Click for next page ( 7

The National Academies | 500 Fifth St. N.W. | Washington, D.C. 20001
Copyright © National Academy of Sciences. All rights reserved.
Terms of Use and Privacy Statement

Below are the first 10 and last 10 pages of uncorrected machine-read text (when available) of this chapter, followed by the top 30 algorithmically extracted key phrases from the chapter as a whole.
Intended to provide our own search engines and external engines with highly rich, chapter-representative searchable text on the opening pages of each chapter. Because it is UNCORRECTED material, please consider the following text as a useful but insufficient proxy for the authoritative book pages.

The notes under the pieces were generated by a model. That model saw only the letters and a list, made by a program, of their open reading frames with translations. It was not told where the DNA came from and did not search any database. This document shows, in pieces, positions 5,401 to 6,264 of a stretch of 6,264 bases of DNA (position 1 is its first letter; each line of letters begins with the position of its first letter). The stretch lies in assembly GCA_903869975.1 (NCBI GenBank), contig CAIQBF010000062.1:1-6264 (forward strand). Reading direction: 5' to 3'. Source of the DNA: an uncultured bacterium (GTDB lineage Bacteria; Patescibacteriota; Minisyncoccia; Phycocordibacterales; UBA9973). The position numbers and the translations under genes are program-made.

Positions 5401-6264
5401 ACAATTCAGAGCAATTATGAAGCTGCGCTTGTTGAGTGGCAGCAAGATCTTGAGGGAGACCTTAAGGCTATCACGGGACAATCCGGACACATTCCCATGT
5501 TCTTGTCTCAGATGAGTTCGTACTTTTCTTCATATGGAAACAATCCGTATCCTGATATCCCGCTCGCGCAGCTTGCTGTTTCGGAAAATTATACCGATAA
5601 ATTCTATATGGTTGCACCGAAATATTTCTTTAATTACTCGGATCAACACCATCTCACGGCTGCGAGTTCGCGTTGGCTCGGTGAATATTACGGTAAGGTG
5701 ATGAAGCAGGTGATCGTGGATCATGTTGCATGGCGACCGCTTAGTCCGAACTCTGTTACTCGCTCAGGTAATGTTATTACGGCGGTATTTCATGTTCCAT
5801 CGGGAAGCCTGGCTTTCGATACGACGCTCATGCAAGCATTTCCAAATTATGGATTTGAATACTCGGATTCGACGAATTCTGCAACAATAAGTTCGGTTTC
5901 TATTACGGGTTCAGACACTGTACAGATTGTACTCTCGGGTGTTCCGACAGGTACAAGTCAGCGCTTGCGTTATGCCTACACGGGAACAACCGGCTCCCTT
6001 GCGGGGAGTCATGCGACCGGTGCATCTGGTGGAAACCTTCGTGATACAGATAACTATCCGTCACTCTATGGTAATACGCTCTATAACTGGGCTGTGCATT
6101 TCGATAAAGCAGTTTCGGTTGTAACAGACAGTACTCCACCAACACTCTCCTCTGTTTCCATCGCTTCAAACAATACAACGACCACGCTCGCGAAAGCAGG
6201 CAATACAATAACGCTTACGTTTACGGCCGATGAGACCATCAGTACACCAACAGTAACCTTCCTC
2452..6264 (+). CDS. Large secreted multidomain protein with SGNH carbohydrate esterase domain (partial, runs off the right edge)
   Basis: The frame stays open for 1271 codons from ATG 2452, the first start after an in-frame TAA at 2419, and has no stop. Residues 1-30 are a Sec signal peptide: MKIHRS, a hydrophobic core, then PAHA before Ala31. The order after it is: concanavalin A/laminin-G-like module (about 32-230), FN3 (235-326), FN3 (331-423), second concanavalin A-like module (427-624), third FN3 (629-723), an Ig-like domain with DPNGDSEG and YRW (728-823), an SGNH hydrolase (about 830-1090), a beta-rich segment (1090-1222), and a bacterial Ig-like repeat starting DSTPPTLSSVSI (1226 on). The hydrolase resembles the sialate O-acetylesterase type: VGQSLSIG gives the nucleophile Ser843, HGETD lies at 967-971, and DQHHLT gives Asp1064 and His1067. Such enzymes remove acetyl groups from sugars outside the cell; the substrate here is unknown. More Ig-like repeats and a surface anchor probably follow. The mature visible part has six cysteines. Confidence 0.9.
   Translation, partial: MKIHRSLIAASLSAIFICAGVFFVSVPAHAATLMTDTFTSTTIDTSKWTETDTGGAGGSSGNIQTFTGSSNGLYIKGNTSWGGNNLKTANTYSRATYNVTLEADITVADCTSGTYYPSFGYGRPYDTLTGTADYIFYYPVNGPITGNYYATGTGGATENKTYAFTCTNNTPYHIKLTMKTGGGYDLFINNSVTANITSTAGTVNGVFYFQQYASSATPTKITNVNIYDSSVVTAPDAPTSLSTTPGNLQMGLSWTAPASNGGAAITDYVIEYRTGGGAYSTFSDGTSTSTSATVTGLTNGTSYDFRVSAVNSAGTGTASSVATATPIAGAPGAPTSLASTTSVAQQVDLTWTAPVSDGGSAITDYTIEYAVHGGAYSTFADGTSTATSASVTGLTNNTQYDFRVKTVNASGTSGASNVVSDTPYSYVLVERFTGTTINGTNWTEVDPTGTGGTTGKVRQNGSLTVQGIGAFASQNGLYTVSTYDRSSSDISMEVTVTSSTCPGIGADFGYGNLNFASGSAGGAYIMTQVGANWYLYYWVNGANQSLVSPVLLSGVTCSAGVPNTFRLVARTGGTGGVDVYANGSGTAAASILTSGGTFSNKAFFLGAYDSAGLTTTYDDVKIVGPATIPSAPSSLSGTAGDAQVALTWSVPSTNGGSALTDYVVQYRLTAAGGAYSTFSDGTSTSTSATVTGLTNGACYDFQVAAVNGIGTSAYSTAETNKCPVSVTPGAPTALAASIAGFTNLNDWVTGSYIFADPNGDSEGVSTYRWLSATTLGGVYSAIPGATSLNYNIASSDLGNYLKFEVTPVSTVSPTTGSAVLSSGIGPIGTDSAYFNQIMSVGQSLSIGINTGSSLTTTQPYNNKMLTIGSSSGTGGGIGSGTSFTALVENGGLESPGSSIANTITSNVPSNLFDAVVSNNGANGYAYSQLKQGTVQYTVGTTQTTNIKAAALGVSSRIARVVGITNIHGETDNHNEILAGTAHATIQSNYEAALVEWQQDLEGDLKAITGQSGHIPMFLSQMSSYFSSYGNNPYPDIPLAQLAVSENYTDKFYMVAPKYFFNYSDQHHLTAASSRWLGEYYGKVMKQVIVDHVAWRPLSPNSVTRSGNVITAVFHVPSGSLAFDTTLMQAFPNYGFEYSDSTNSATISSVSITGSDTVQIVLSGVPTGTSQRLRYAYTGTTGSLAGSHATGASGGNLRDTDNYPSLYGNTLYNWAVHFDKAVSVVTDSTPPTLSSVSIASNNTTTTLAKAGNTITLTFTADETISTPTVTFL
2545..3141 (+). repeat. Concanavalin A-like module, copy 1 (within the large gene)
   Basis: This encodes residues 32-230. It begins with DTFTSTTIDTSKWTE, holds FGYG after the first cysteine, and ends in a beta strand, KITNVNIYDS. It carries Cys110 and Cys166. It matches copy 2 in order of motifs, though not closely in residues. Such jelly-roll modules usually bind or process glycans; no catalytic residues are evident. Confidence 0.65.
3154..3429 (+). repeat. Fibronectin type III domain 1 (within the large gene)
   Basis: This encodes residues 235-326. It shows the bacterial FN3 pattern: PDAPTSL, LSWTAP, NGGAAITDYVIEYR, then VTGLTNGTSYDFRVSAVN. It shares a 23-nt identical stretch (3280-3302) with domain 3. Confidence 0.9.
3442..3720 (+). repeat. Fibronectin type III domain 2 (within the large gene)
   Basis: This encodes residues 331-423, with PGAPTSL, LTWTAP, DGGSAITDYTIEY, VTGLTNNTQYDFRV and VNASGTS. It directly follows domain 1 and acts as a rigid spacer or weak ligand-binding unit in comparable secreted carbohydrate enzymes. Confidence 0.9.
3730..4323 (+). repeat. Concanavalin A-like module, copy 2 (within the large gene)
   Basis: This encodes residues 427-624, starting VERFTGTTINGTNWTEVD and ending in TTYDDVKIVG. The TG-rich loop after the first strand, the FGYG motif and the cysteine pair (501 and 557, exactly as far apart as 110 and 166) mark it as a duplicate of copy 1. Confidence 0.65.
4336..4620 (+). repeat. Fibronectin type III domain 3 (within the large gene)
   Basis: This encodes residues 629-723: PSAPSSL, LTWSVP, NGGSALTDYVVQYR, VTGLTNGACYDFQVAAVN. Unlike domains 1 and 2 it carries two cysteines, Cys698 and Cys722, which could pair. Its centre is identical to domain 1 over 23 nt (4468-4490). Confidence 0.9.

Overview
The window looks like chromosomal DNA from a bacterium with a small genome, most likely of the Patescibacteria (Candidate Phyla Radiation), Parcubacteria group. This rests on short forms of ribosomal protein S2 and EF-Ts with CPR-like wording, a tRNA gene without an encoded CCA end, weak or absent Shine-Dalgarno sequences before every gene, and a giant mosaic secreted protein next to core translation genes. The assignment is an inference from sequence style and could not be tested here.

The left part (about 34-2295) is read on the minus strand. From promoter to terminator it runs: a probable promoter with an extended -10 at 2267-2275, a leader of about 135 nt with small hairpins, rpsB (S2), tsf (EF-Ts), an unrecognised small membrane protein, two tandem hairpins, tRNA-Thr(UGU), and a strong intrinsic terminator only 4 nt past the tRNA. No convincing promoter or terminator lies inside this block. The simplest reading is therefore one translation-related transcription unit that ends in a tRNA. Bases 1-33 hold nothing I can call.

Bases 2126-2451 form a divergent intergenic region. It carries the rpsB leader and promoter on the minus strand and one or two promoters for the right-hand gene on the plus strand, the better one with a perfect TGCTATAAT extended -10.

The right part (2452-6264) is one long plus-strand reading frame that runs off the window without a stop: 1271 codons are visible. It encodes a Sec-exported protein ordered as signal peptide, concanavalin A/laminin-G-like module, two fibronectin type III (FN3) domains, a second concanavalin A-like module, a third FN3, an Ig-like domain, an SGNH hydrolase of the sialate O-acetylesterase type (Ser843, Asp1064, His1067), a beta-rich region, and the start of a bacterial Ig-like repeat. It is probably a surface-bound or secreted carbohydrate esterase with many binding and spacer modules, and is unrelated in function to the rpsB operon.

Do not use for reproduction, copying, pasting, or reading; exclusively for search engines.

OCR for page 6